Perhaps the most common summer parasites are mosquitoes, those annoying blood-sucking insects. They are especially important to dogs and cats because they transmit the heartworm larvae. Skin inflammation around the eyes, bridge of nose or ear flaps may occur with excessive exposure to mosquitoes.

Internal Parasites

Heartworm is a long thread-like worm which causes cardiac and circulatory problems in dogs. Symptoms include coughing, lethargy and weakness, and severe infestation can be fatal. In cats, the larvae migrate through the lung and create extreme inflammation which may cause an asthma-like respiratory condition. Unfortunately, some cats show no or few signs other than sudden death. Prevention with this parasite is absolutely key, and fortunately is also easy. Many monthly products are available, for both dogs and cats.

Roundworms are an intestinal parasite commonly diagnosed in dogs and cats. It is spread through feces-contaminated soil, by eating the tissue of host animals or from mother to offspring. Signs of intestinal parasites include an increase in flatulence, soft stools, blood in stool, diarrhea, weight loss in heavy worm burden cases, and vomiting. The adult roundworm looks like thin spaghetti and may be seen in an infested animal’s feces or vomitus. Multiple treatments may be needed to eliminate this parasite but most heartworm preventatives also control re-infestation. While very rare, this parasite is dangerous in humans as the immature roundworm can migrate to the eye and cause ocular larval migrans which can lead to blindness or loss of the eye. Washing hands after working in the soil outside or after cleaning up after your pets is extremely important. Whipworm is a type of roundworm, named for the whip-like shape of the worm.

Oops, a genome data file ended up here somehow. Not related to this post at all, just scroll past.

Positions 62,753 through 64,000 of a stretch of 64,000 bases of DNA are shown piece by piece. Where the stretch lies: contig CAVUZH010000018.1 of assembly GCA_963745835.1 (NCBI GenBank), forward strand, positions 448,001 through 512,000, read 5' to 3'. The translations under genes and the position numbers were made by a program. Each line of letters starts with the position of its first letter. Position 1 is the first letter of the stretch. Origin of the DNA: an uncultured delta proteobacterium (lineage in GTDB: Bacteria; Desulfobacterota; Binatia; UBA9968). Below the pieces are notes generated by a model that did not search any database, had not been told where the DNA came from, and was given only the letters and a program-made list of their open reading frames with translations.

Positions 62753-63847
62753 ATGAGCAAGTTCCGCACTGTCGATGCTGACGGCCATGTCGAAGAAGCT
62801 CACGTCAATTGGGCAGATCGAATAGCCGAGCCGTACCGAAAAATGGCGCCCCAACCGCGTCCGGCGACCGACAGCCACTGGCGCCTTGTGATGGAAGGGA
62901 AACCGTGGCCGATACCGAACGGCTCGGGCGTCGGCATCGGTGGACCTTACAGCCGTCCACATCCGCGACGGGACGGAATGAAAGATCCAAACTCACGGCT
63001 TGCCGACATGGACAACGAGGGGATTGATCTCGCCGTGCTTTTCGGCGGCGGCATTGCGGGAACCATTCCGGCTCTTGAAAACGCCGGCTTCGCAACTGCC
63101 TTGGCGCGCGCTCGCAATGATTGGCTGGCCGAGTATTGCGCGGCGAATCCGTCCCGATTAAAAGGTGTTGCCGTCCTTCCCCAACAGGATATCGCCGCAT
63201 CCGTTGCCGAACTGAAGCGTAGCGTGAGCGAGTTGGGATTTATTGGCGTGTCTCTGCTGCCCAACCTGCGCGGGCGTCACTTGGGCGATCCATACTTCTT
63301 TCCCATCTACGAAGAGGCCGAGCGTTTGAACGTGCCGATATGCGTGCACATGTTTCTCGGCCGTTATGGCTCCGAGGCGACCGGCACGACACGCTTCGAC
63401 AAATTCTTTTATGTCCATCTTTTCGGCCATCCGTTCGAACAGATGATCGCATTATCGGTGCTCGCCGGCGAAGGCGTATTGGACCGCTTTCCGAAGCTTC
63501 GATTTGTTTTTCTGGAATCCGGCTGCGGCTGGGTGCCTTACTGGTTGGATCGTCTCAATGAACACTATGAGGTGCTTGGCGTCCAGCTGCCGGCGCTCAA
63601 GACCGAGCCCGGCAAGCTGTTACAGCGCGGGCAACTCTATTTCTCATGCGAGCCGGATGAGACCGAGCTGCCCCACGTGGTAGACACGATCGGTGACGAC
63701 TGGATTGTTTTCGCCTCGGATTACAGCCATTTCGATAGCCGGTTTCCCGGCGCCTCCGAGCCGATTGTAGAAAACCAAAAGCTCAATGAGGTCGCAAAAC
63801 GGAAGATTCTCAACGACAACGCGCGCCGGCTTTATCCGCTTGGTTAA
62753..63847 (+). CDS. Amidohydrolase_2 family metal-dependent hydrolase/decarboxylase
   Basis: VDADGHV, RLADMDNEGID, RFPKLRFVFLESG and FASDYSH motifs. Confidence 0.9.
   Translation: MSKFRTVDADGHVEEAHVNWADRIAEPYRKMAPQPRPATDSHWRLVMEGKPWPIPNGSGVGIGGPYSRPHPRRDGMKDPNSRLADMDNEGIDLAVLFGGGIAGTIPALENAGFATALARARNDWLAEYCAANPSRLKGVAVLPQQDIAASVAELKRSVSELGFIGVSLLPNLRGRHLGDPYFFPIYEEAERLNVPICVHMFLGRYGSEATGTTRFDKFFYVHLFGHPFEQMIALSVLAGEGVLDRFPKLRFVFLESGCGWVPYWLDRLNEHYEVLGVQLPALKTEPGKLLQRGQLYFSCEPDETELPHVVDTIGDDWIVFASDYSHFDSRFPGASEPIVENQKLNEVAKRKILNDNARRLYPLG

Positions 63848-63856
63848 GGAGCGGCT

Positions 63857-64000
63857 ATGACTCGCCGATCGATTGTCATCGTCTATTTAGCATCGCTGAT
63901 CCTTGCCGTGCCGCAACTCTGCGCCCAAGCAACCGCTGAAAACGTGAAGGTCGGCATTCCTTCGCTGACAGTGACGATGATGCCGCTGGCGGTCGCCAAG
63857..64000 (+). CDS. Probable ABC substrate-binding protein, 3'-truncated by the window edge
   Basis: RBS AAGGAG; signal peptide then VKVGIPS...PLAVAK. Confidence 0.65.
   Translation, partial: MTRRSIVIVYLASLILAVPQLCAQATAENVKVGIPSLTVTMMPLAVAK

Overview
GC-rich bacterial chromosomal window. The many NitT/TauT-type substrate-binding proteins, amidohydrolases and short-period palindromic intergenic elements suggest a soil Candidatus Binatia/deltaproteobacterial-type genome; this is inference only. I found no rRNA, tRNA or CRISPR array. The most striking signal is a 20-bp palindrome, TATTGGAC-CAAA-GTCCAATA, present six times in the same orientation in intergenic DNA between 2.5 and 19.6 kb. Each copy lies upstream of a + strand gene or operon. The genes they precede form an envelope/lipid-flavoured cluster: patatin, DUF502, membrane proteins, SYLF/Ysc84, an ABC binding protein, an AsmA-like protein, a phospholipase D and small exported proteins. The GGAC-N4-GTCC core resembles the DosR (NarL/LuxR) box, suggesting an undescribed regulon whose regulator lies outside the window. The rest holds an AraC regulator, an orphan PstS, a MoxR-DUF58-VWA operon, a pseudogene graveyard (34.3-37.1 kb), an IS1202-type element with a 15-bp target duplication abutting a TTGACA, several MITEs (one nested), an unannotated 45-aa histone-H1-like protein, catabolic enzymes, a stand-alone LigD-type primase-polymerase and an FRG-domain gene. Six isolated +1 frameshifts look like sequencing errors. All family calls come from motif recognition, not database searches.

Hookworm is a microscopic intestinal parasite, which is also spread outside through contaminated soil or by eating other host animals. It affects both dogs and cats and can cause diarrhea and anemia in heavy infestations. In humans, contact with contaminated soil can allow larvae to invade and their migration can cause an inflammatory response called cutaneous larval migrans. As with roundworms, wash your hands and feet, as well as those of your pet, after contact with soil. Multiple doses of medication may be needed to treat them and heartworm preventatives help with control.

Parasites tend to be unpleasant things, and it may sometimes seem like they are everywhere, just waiting for the opportunity to latch on to our pets. The warmer months of spring, summer and early autumn are the worst for parasites because this is when their hosts are the most available. The good news is that parasites and their ill effects can be combated and treated and in many cases are preventable.

Pay attention if your pet starts to exhibit unusual behavior, and keep a good relationship with your veterinarian. Regular screenings can find diseases and parasitic infestation so they can be treated. But as always, it’s better to prevent than to cure, and your veterinarian can suggest and prescribe preventative medications which can save both you and your animal friend a lot of pain and discomfort.

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Ann Arbor Animal Hospital is a locally-owned animal hospital operating for over 90 years in Ann Arbor, MI.